Wausau's Artrageous Weekend provides opportunity for artists to grow

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WAUSAU, Wis. (WSAW)-- Wausau's 30th annual Artragous Weekend was held from September 7-8. It featured artists in four locations, including Marathon Park, the Woodson Museum, the Center for Visual Art, and the 400 block, where the 55th annual Wausau Festival of the Arts continued Sunday.

"We have artists in all media," said Coordinator Zoe Morning.

The festival has more than 100 juried artists who come from as close as Wausau and far as Florida to show their art. Because of construction on the YMCA, the festival has found a new home on the 400 block.

"We're kind of liking it, and might keep it up in years to come,” Morning said.

The festival includes emerging artists who have little experience showing their art, and helps them get a taste of being a full-time artist.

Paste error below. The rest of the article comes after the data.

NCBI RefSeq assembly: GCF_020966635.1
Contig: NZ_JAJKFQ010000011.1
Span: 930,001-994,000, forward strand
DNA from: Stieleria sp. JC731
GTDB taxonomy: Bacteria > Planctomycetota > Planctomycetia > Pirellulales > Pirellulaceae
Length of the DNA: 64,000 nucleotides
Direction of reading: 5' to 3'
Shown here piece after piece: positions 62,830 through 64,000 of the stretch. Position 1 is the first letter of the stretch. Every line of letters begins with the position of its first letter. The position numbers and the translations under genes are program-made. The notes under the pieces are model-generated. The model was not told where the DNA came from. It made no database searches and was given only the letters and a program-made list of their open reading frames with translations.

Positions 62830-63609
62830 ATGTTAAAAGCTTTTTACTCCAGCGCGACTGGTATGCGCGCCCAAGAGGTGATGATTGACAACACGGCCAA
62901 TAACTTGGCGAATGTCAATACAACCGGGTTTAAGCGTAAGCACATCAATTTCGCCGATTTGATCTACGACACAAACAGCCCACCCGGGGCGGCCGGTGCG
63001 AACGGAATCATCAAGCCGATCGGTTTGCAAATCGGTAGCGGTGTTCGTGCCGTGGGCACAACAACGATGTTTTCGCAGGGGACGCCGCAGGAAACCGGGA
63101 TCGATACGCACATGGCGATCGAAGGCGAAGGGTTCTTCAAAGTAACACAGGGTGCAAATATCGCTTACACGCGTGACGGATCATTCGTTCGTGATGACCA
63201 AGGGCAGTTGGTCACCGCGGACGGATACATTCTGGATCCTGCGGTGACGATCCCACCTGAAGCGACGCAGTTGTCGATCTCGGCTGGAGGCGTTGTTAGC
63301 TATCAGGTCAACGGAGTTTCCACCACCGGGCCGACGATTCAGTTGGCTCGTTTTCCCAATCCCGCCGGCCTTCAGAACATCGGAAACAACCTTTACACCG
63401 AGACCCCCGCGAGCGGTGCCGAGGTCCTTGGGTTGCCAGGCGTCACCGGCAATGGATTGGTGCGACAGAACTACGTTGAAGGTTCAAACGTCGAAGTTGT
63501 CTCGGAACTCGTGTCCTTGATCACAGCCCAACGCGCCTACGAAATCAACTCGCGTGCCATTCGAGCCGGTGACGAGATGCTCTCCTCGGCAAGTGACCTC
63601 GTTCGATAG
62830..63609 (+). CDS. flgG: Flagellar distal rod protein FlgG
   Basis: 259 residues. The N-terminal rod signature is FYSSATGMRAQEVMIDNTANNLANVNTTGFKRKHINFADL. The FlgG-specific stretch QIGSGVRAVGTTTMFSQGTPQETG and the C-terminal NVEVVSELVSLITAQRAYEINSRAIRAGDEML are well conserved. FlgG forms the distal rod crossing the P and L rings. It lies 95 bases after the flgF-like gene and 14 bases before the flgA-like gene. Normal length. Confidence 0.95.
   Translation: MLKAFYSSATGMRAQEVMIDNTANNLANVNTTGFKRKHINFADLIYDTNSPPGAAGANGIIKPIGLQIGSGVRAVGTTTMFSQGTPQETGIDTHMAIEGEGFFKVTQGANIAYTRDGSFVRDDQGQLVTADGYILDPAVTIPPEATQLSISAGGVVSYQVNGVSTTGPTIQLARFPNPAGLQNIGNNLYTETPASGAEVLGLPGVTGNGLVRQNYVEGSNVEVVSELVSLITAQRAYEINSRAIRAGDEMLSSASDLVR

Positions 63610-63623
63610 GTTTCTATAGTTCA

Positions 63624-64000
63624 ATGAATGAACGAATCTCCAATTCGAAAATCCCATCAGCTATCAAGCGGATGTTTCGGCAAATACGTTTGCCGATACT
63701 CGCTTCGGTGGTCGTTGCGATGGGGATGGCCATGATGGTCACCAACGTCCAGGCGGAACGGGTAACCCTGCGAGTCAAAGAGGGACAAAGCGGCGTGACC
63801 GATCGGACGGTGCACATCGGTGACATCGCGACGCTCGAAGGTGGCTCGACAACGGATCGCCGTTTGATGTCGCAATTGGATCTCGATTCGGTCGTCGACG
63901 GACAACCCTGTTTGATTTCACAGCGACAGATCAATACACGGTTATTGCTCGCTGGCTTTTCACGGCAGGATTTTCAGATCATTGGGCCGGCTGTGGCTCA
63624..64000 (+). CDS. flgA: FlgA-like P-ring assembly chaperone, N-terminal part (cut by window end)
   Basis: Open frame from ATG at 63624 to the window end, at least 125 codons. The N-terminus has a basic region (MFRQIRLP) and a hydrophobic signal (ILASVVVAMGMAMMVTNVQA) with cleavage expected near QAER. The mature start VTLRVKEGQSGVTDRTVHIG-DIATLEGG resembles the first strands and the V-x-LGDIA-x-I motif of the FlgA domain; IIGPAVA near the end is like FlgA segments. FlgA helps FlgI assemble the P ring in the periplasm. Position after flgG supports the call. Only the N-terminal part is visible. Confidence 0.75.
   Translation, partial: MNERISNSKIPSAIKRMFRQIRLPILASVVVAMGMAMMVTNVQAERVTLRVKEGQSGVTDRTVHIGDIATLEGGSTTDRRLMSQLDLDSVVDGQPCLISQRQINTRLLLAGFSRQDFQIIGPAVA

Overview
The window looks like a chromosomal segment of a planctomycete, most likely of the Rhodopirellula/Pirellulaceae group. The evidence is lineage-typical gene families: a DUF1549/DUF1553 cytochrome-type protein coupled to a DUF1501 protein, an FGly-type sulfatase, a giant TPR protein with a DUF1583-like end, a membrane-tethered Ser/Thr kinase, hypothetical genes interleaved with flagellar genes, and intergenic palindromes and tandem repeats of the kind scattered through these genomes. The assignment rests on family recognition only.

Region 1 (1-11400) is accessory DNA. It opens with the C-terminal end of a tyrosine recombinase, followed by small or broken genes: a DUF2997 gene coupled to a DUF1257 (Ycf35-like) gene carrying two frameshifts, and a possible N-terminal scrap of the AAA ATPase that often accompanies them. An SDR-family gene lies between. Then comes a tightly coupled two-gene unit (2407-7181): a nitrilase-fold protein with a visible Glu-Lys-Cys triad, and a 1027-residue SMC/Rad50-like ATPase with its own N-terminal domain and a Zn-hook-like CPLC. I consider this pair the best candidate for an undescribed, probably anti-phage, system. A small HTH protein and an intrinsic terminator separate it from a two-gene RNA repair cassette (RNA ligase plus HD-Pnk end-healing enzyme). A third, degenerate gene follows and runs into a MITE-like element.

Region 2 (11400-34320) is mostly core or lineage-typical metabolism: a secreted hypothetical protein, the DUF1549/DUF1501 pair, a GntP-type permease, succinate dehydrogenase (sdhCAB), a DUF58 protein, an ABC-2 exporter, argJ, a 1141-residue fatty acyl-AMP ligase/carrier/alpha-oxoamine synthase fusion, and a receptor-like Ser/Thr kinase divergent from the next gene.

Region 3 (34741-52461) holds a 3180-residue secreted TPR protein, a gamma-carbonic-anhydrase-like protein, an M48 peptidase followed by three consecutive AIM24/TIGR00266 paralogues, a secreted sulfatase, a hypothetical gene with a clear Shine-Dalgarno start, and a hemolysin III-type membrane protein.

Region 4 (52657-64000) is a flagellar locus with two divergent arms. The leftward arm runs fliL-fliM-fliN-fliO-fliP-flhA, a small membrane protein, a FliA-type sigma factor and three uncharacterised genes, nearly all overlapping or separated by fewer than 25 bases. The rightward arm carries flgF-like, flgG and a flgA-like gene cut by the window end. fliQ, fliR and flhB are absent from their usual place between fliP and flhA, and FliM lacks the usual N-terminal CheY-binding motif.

"Our biggest claim to fame is Melissa Mason-- who is best in show. We kind of kicked off her career-- she was an emerging artist here four years ago,” Morning said.

Mason was the emerging artist in 2015, and selected by the jury the following year.

"It was at this festival that I made that decision and I made the big leap into full-time professional artist,” said Mason.

Originally from Stevens Point-- she's now able to bring her art around the country.

"So I just did two shows in Florida, and then I was able to go down to Texas in April, which was really exciting. I did a really big four-day show in Fort Worth," Mason said.

Melissa's art is photo-realistic wildlife and done on a scratchboard, where she peels back the black layer to reveal the white underneath. She uses reference images, but said she also sees the animals up close.

"I am a big hiker, so I will go out and see them in the wild. And I am a photographer, so I will take some photographs to use," she said.

Despite being named best of show, she is impressed every year by the work of the other artists at this festival.

"The amount of hours that people put into their work every single day, and the amount of heart that gets put into the work every single day," Mason said.